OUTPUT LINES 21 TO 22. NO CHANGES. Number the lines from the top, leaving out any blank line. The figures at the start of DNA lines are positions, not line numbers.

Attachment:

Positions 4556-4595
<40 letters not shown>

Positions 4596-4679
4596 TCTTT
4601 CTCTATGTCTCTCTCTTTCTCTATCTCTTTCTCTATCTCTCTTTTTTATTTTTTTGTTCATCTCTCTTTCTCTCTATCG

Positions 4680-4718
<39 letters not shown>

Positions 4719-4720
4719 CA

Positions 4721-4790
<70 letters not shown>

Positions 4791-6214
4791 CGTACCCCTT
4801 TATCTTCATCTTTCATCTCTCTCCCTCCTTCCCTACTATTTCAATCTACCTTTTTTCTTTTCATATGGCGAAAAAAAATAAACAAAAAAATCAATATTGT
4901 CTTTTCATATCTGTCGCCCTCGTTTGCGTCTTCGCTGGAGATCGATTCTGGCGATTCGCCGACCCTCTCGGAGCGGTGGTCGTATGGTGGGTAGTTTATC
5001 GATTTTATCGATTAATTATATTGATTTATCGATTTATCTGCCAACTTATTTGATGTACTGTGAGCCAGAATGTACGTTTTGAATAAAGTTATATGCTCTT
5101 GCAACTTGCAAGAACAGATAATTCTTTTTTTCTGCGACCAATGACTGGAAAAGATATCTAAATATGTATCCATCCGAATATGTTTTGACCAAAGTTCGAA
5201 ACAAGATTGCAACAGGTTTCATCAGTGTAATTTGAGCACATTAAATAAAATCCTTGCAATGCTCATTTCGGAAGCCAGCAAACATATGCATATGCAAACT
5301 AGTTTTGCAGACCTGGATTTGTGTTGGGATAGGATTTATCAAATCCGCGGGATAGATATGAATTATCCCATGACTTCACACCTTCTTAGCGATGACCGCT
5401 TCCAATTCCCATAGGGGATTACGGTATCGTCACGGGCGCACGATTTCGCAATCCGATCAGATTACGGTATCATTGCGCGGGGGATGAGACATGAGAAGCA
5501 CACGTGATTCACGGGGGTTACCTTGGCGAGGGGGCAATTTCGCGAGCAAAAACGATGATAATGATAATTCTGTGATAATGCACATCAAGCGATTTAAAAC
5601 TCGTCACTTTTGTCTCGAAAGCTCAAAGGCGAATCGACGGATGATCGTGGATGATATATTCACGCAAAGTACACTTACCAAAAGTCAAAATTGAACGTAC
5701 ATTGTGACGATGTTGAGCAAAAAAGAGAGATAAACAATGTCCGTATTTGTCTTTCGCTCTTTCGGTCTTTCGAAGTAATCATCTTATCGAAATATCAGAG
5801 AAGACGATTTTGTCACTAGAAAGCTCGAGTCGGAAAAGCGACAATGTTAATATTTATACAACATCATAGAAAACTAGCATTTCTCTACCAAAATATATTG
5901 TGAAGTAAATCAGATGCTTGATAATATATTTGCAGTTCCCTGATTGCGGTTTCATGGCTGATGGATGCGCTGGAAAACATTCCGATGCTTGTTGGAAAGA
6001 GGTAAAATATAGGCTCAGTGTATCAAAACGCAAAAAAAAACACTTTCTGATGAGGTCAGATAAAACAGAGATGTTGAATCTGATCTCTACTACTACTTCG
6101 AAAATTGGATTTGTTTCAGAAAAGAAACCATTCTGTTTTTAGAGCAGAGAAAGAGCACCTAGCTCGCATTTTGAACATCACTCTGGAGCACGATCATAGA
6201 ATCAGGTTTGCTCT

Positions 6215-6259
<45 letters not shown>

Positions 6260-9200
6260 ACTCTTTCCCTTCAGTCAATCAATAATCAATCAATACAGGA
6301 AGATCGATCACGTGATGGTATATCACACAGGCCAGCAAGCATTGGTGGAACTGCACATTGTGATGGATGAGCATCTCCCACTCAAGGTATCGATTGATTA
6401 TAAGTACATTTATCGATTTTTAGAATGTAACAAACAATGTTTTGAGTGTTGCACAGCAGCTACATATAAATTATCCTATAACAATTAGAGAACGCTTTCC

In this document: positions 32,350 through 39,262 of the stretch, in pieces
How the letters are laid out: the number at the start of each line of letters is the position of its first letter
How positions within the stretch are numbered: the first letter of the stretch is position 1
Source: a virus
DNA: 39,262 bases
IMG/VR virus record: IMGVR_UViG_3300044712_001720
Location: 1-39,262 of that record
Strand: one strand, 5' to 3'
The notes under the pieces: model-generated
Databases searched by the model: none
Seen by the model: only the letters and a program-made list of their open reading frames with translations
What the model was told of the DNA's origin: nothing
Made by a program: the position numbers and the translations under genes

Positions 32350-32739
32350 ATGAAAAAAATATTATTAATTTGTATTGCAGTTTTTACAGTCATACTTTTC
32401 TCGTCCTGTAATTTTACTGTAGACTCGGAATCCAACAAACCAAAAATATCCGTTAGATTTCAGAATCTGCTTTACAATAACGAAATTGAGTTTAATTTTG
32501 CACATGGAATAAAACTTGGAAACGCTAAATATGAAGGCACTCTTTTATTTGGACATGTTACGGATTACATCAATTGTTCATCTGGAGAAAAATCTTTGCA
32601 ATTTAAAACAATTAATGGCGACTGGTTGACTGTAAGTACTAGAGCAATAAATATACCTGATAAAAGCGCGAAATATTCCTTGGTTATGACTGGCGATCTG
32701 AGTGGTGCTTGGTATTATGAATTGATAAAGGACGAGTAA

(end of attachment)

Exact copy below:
5501 CACGTGATTCACGGGGGTTACCTTGGCGAGGGGGCAATTTCGCGAGCAAAAACGATGATAATGATAATTCTGTGATAATGCACATCAAGCGATTTAAAAC
5601 TCGTCACTTTTGTCTCGAAAGCTCAAAGGCGAATCGACGGATGATCGTGGATGATATATTCACGCAAAGTACACTTACCAAAAGTCAAAATTGAACGTAC